Usually, you only need to add a sentence or two to the isolation exercises you were struggling the most to get the needle moving again.
For example, if in recent months you have been using your calf raises against a wall and have performed three sets, try performing four sets over the next few months and see how your body reacts.
Remember that this strategy usually takes at least 8 to 12 weeks to come to fruition. However, if you are ready to stick to the plan (not skipping the last sentence!), This almost always works.
Another effective way to add more volume without causing much fatigue is a series of rest breaks or normal blood flow restraint training. This brings me to the next strategy. , ,
Summary: Add one or two sets to the isolation exercises you are most struggling with, and you will probably progress again after 8 to 12 weeks.
5. Try to take a break or do a workout to restrict blood flow
There are several ways to increase the training volume: you can do more sets, more reps, super sets, and so on.
You can also increase the volume with "special" training methods, such as rest sets and limited blood flow training, while adding less weight to your tendons, ligaments, and joints.
It also causes less muscle damage and soreness and does not nourish like normal sets from your recovery.
These two training methods stimulate muscle growth in the same way, but they are quite different.
The pause training consists of setting a sentence to absolute failure (or just a brief failure), taking a short break and setting another sentence to near failure, followed by a short pause and another sentence, and so on.
In blood flow restriction training, blood flow is purposely restricted to the arm or leg muscles, and then several sets are taken to absolute failure or near absolute failure.
With both methods, you can achieve muscle failure several times in one set without significantly increasing exercise volume, muscle damage, or fatigue.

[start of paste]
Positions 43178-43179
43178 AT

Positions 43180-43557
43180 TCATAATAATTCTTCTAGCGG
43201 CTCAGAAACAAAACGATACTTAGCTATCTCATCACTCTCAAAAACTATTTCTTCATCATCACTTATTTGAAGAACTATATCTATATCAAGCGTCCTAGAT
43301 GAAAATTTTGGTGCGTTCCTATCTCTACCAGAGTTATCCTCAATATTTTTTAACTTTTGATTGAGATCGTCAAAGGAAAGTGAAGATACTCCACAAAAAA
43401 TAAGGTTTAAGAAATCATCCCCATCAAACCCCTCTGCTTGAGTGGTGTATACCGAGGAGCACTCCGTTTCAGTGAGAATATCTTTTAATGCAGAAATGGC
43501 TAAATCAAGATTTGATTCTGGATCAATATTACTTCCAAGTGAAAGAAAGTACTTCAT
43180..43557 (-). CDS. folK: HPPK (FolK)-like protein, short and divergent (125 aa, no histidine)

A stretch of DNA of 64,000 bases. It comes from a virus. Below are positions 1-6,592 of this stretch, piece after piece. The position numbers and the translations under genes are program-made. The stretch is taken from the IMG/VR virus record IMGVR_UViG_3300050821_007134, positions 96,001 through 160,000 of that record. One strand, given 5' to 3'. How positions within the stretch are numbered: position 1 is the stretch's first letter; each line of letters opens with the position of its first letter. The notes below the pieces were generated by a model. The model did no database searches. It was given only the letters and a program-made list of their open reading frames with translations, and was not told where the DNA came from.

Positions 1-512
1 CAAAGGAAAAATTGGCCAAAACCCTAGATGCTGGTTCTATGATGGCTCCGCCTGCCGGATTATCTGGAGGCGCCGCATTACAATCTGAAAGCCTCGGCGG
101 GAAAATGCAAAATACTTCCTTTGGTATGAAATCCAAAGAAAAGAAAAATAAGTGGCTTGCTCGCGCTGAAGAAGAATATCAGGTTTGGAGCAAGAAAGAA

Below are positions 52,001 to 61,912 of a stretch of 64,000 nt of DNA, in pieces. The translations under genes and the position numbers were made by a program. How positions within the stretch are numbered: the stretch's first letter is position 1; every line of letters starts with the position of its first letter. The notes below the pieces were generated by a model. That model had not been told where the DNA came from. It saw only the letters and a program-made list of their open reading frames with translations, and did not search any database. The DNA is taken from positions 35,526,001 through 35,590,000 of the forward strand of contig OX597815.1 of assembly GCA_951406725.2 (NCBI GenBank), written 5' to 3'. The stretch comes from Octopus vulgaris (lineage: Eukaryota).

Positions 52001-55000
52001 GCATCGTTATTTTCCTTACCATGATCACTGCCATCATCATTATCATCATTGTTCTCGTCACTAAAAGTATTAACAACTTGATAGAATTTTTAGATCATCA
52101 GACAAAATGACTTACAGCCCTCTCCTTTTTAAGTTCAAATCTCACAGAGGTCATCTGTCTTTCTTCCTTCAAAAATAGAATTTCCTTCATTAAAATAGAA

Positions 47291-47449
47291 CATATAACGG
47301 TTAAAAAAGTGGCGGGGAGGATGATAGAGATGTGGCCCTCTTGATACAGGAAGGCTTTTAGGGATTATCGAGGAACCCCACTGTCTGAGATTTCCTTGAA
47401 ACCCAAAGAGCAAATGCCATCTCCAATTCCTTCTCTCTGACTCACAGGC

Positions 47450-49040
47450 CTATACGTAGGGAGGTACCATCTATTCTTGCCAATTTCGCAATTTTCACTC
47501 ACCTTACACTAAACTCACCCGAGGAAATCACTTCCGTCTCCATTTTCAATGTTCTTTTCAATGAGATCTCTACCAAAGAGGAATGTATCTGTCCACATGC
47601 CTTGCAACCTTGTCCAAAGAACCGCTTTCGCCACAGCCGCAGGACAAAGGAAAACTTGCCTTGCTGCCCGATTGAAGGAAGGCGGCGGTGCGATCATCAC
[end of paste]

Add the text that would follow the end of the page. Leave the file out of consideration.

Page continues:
These methods also take much less time than traditional sets. Because they weigh less than your normal sets, your body will not be so heavily burdened by the extra volume joints or muscles. This also makes them a good choice if you are breastfeeding.
Since both methods require you to almost or almost fail your sentences, they are also much better for isolation exercises than for compound exercises.
In other words, both are an effective way to build extra workouts without unduly burdening your body's recovery capabilities. This will give you more volume for your isolation exercises.
To learn more about how rest and circulatory training works and how to incorporate it into your workouts, read the following two articles:
Using pause training to build muscle faster
Does the training to restrict blood flow (occlusion) really work?
Summary: Rest and Restriction training is an extremely effective way to add extra volume to your isolation exercises without unduly stressing your body's recovery capabilities.
6. Periodize your isolation exercises
If you've been on popular weight training programs, you've probably noticed that they usually do not contain detailed instructions on how to progress your isolation exercises.
While you are often given detailed instructions on how to proceed with your compound exercises, you will usually only get instructions on how to proceed with your isolation exercises by "adding weight every week" in a given rep range.
Of course, you already know that this will not work so well after a few weeks or months.
Double Progression will give you a few weeks or months of progress, but you will still be able to reach a plateau in most isolation exercises unless you change your programming.
How is that best?
Periodize your isolation exercises as well as your compound exercises.
Periodization refers to how you organize your training over time, usually in the run-up to a competition or trying to set a new personal record.
Basically, periodization divides your training into different periods (hence the word), in which you focus on different aspects of your fitness.
In weight training, the goal is to get stronger over time. Therefore, periodic programs generally begin with higher repetitions and lighter weights and shift to lower repetitions and heavier weights.
You can apply this system to isolation exercises just as you would with compound exercises. My favorite way to periodize isolation exercises is to work in a rep range for several weeks before dropping the rep range slightly, adding a little more weight, and repeating.